Sustainable tourism, responsible tourism or even slow tourism, are terms that today remain very vague even for professional tourists. Therefore, it is difficult for travelers to know how to behave in order to be a responsible tourist.
In this article we want to share with you some practices that you can apply during your vacations to be a “responsible traveler”. Therefore, we have listed some simple actions and behaviors for you to put into practice during your next visit.
The biggest impact we cause on the environment when traveling is air pollution. Either when we use an airplane or too much fuel to transport us to our destination. That’s why we give you some tips for you to apply and reduce your carbon footprint:
- Use the train if you have other means of transportation available. Trains are less polluting than airplanes. You can also enjoy the diversity of landscapes.
- Consider carpooling, whether you have a car or are a commuter. This mode of transport is above all inexpensive. There is something for everyone while minimizing the cost of travel. Carpooling is the open door to discussions and meetings. And having company on a long or short trip is always good.
In order to be a responsible traveler. Some essential things are to be adopted:
- Don’t plan to take home souvenirs from natural sites such as protected natural species.
- In protected areas, stay on marked trails and go only to areas open to visitors.
- Stay at a reasonable distance to observe wild animals and do not touch them, for your own safety and theirs.
- Respect the regulations in force in natural parks and other protected areas, they exist for the adequate development of the park.
Don’t throw waste on the street, make it a habit to carry a bag or a backpack with you where you can put your waste and then throw it in the trash properly. Keep in mind that some countries do not have waste collection systems and that is why we as responsible tourists must be the cause of a positive effect on the environment.
By doing this you will also set an example and raise awareness of the local populations.
Another very important point is to use reusable products instead of disposable ones and as far as possible limit the consumption of water and energy. For example by taking shorter showers or making sure to turn off the lights when leaving a room.
In the hotel, always remember to turn off the air conditioning or heating when leaving the room and be very careful with your waste. These small steps will play a vital role in the development and preservation of the place you visited.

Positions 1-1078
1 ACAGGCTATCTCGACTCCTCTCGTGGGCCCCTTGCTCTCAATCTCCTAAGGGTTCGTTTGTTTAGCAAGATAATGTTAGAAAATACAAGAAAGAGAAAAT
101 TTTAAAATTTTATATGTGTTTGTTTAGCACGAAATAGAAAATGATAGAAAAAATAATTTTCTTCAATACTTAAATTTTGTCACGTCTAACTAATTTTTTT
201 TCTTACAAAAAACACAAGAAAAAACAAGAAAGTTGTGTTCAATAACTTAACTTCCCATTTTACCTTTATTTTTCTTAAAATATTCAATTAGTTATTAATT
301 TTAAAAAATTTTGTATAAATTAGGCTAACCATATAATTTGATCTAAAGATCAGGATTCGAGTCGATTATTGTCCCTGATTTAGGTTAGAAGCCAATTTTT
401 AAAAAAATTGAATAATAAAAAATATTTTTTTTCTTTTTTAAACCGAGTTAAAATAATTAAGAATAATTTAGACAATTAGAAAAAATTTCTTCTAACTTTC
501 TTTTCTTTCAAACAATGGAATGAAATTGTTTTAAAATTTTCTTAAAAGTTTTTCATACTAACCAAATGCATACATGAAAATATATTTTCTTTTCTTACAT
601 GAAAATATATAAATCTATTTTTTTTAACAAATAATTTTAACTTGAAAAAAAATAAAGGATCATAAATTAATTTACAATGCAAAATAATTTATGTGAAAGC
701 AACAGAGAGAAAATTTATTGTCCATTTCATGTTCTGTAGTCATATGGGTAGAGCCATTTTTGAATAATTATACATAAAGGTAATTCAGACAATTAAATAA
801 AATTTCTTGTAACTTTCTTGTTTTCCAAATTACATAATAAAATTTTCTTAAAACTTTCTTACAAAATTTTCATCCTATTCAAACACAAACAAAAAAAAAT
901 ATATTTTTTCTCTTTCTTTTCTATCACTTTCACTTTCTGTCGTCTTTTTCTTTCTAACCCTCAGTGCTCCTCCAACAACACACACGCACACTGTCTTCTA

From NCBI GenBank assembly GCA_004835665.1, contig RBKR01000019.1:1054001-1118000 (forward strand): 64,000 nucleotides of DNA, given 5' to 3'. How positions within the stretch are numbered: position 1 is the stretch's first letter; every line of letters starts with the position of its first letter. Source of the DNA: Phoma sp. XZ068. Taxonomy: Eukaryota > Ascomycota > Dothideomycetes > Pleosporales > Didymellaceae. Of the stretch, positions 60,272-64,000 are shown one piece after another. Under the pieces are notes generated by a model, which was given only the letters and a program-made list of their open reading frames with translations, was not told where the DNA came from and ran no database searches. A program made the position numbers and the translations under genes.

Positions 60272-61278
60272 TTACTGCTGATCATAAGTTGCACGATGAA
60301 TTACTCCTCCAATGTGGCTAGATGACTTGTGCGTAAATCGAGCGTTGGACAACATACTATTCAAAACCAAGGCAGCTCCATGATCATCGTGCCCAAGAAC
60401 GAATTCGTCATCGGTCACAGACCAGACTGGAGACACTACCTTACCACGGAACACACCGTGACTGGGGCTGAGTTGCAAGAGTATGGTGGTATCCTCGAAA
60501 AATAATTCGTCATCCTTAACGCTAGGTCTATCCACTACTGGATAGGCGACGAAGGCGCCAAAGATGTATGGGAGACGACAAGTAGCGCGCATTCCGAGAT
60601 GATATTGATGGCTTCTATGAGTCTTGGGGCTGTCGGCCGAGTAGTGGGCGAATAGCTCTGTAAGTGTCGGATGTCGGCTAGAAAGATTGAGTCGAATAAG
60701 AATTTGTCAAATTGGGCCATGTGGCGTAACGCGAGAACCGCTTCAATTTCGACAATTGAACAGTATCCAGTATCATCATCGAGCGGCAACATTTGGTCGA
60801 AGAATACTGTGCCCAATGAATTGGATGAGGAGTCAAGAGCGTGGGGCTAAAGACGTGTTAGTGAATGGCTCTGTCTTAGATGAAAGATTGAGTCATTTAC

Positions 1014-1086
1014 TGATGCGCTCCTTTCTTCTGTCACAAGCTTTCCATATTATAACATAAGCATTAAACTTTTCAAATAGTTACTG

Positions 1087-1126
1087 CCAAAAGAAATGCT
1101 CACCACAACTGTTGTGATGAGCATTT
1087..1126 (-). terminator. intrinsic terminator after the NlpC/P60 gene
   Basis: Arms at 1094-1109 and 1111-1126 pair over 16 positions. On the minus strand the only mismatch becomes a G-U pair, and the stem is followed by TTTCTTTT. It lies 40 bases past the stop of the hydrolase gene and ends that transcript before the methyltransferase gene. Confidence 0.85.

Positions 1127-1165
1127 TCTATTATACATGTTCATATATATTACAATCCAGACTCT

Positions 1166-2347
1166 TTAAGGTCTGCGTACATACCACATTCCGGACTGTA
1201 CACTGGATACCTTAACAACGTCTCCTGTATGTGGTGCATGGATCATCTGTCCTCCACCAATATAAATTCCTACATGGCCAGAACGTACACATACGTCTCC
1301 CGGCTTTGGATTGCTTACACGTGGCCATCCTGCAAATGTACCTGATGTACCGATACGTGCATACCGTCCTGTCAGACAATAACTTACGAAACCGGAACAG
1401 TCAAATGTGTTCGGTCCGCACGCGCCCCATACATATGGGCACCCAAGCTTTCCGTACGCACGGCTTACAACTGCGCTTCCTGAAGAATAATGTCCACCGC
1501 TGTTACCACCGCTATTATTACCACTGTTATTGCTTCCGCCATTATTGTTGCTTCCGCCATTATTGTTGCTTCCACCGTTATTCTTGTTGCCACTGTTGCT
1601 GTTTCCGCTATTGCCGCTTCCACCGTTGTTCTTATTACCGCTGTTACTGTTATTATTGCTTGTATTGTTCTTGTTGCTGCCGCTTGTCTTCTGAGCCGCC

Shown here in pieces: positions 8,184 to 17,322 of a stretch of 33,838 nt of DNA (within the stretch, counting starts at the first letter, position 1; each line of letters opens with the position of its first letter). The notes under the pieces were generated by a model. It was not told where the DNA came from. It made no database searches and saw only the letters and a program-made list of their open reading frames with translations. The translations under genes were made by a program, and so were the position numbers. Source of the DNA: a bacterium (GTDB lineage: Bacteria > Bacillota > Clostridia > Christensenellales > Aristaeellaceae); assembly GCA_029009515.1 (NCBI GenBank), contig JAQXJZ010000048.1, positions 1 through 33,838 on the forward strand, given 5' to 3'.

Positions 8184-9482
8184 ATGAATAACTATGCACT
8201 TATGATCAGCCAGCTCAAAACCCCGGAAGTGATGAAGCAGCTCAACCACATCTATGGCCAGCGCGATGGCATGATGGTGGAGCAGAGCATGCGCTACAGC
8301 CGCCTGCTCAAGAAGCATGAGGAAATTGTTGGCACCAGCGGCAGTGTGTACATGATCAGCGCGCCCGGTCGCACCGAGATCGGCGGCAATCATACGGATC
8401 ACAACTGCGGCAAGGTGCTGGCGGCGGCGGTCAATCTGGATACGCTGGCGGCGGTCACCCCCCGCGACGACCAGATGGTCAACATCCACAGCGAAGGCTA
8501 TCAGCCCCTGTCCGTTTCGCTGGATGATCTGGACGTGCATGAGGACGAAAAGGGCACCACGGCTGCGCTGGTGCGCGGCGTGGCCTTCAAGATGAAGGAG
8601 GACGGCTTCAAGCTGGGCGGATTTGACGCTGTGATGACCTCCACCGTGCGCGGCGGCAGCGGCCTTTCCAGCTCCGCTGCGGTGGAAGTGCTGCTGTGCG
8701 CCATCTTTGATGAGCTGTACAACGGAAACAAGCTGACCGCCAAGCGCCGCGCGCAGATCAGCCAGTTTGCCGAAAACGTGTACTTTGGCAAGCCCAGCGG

Prefer trips close to home
Visiting a place close to your home reduces travel and therefore the associated ecological footprint. Furthermore, you participate in the economic development of your region and support local crafts and producers.
Choose professionals involved
In case of not traveling near you, try to choose professionals involved in ecotourism. Airlines, travel agencies or tour operators currently offer eco-tourism. Choose an eco-tourism company and strictly follow the guidelines. Try to focus on local guides who know the region well.
Find authentic and ecological accommodation
To be a responsible tourist, we generally try to differentiate ourselves from “classic” tourists going to original places to avoid mass tourism. Then we are attracted to unusual accommodations like tree houses, igloos, caravans with dry toilets.
Honor your Host
Once there, it will be important to taste the local cuisine and honor your hosts and their traditions. Beyond respectful behavior, it is also an opportunity to interact with the locals, meet great people, and travel in a more authentic way. Once again, by responsible tourist we also understand ethics and solidarity.
Now that you are more informed, you can understand that being a responsible tourist is a global behavior that involves organizing your daily life by buying local, seasonal, organic and fair trade products. Respecting the environment, transmitting your teachings and honoring the local communities you visit.
It is very important that you share your travel experiences with others and also instill in them those sacred values of the conscientious tourist. We learn by teaching others and being consistent in our practice.